What could happen next? There are two possibilities. The first involves a controlled deleveraging of the economy alongside a gradual write-off of bad loans. Little growth, but no huge crisis.

The second has the authorities not getting it quite right, contagion spreading, banks failing, lending collapsing and consumption falling. Like everyone else, I’d like to think China has a plan, but we also all know that getting out of credit bubbles isn’t easy.

The question for investors is how much of all this uncertainty is priced in. The Shanghai Composite index is down 67% from its 2007 peak. That’s a proper bear market. And if China has a financial crisis, who’s to say that prices won’t fall a lot further?

But on the plus side, we know that economic growth and market returns are not correlated. If you want to know what markets might do you have to look to money flows, valuations and things such as corporate governance.

On that score, I’m intrigued about a round of reforms at China’s big state-owned enterprises (SOEs); the ministry of finance has just announced that it is raising the dividends it takes and it is also beginning to endorse more privatisation as a way of improving performance. Privatisation is almost always good for investors.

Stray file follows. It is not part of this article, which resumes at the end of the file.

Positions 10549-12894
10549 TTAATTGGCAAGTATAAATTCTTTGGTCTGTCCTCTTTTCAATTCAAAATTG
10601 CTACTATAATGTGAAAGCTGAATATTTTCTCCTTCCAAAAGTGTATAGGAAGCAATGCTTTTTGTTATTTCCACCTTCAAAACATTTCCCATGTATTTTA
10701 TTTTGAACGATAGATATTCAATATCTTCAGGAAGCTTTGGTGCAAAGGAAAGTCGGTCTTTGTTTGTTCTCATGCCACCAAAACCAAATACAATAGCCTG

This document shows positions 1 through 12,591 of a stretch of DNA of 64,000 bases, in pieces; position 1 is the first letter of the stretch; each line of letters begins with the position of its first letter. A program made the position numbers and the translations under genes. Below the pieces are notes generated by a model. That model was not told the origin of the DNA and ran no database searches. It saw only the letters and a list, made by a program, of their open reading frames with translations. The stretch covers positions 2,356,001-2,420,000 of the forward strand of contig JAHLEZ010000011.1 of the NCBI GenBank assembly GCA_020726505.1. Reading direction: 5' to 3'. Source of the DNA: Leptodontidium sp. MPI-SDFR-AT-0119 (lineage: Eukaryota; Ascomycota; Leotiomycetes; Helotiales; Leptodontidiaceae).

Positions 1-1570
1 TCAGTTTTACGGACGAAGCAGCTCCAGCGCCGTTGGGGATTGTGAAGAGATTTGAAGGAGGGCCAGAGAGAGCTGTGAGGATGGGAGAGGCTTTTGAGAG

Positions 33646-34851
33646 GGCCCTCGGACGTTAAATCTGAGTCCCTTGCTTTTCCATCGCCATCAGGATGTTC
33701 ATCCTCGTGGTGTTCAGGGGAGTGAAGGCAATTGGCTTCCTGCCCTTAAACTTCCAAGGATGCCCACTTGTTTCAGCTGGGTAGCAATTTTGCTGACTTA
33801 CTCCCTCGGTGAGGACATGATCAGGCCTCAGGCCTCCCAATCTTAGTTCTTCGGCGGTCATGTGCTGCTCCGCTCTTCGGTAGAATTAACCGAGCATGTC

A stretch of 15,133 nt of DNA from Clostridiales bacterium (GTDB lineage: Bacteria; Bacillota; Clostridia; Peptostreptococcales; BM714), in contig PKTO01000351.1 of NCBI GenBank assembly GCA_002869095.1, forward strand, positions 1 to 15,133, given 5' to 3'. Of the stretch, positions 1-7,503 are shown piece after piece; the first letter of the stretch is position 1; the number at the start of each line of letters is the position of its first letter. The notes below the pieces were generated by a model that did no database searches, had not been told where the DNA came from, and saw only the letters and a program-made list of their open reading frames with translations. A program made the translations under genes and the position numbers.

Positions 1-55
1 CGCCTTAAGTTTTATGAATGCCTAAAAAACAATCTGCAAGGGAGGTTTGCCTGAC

And Chinese valuations are just fine – the MSCI China index comes with a price/earnings ratio of only 8.8 times (although the number rises if you remove the banks). When the US stood on the edge of its financial crisis, investors were in total denial.

This is different: everyone, policy makers included, accepts and to varying degrees has priced in China’s troubles. That means China is entering its period of expected crisis with a cheap stock market that is almost entirely unowned by foreign institutional investors. That’s something I find rather attractive.